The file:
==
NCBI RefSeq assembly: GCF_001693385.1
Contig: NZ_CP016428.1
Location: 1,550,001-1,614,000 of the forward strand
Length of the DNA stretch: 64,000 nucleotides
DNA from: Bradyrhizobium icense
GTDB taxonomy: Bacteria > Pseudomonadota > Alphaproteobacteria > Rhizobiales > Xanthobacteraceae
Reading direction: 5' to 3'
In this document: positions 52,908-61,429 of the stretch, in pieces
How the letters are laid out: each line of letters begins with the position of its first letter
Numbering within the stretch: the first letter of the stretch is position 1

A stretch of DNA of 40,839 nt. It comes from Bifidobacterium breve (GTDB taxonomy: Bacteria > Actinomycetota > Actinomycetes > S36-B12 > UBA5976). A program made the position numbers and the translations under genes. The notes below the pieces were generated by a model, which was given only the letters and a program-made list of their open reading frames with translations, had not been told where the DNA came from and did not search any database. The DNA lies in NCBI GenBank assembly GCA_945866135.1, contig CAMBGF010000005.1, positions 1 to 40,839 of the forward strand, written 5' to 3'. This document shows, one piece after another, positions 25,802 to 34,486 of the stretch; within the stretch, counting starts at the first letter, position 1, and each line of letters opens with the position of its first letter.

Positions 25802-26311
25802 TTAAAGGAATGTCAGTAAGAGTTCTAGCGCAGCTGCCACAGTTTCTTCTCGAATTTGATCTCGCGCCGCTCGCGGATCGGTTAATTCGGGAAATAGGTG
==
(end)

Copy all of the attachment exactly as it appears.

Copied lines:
NCBI RefSeq assembly: GCF_001693385.1
Contig: NZ_CP016428.1
Location: 1,550,001-1,614,000 of the forward strand
Length of the DNA stretch: 64,000 nucleotides
DNA from: Bradyrhizobium icense
GTDB taxonomy: Bacteria > Pseudomonadota > Alphaproteobacteria > Rhizobiales > Xanthobacteraceae
Reading direction: 5' to 3'
In this document: positions 52,908-61,429 of the stretch, in pieces
How the letters are laid out: each line of letters begins with the position of its first letter
Numbering within the stretch: the first letter of the stretch is position 1

A stretch of DNA of 40,839 nt. It comes from Bifidobacterium breve (GTDB taxonomy: Bacteria > Actinomycetota > Actinomycetes > S36-B12 > UBA5976). A program made the position numbers and the translations under genes. The notes below the pieces were generated by a model, which was given only the letters and a program-made list of their open reading frames with translations, had not been told where the DNA came from and did not search any database. The DNA lies in NCBI GenBank assembly GCA_945866135.1, contig CAMBGF010000005.1, positions 1 to 40,839 of the forward strand, written 5' to 3'. This document shows, one piece after another, positions 25,802 to 34,486 of the stretch; within the stretch, counting starts at the first letter, position 1, and each line of letters opens with the position of its first letter.

Positions 25802-26311
25802 TTAAAGGAATGTCAGTAAGAGTTCTAGCGCAGCTGCCACAGTTTCTTCTCGAATTTGATCTCGCGCCGCTCGCGGATCGGTTAATTCGGGAAATAGGTG